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Horm Res. 1981;14(1):24-35.

Studies on the role of the pineal gland in the regulation of TSH secretion in postpuberal male rats.

Abstract

The role of the pineal gland in the regulation of thyroid-stimulating hormone (TSH) secretion was studied in postpuberal male rats using 12:12 h light:dark cycles. Pinealectomy, performed 3--4 days before decapitation, had no effect on the basal or thyrotropin-releasing hormone stimulated TSH secretion, but significantly decreased the cold-induced TSH response both at noon and at midnight. Neither hypothalamic thyrotropin-releasing hormone concentrations nor serum thyroid hormone levels were affected by pinealectomy. Melatonin injected intravenously (1 and 10 mg/kg) or intracerebroventricularly (5 and 50 microgram/rat) had no effect on the basal or cold-stimulated TSH levels, neither was the thyrotropin-releasing hormone induced (50 and 125 ng/rat i.p.) TSH response modified by melatonin (1 mg/kg i.v.). Arginine vasotocin (1 and 100 ng/rat) given intracerebroventricularly had no effect on the basal or cold-stimulated TSH secretion. These results suggest that the pineal has no influence on the basal activity of the hypothalamus-pituitary-thyroid system, but it seems that the cold-induced TSH response depends to a considerable degree on the intact pineal gland.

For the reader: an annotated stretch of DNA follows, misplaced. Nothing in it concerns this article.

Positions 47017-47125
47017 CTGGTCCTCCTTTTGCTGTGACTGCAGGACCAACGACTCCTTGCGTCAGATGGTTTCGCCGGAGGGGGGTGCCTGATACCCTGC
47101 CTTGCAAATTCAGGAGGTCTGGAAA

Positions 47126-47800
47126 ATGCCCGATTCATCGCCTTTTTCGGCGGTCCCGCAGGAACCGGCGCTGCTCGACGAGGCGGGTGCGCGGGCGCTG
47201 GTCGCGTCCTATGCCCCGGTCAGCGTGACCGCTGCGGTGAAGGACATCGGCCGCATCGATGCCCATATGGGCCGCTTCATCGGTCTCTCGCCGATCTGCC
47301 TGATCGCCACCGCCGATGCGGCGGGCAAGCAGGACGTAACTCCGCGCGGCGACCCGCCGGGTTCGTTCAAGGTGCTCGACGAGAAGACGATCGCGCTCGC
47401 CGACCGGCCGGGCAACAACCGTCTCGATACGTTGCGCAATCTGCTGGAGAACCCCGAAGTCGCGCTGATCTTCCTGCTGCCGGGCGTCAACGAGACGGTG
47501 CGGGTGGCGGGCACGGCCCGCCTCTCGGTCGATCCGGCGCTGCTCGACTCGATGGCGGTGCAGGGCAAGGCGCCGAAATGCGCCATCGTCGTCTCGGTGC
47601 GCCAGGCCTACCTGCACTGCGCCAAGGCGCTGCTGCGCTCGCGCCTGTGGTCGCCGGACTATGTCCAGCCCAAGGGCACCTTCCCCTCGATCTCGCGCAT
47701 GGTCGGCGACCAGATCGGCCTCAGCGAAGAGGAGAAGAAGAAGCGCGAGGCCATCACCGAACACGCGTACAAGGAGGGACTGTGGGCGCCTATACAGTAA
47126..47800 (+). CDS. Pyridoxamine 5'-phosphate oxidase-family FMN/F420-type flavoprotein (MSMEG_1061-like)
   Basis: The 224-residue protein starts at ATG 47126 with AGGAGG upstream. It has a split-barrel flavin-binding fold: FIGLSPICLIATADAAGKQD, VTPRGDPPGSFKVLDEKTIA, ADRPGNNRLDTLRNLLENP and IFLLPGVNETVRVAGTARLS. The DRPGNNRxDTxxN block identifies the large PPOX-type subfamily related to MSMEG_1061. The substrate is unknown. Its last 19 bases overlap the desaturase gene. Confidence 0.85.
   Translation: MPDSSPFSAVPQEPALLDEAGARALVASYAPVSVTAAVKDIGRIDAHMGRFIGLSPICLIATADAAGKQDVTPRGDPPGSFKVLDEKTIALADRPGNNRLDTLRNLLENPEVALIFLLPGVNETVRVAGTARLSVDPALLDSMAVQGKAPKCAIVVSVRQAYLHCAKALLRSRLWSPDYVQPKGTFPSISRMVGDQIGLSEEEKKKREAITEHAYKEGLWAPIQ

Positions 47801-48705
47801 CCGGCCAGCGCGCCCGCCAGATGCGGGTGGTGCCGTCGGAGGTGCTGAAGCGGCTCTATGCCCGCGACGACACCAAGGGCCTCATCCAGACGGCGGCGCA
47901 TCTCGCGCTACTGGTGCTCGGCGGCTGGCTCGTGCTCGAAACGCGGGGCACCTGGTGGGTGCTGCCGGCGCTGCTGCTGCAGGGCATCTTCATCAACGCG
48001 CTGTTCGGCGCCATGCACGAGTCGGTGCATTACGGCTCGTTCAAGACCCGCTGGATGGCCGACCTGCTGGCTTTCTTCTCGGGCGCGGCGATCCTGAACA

PMID:
6790403
DOI:
10.1159/000179354
[Indexed for MEDLINE]

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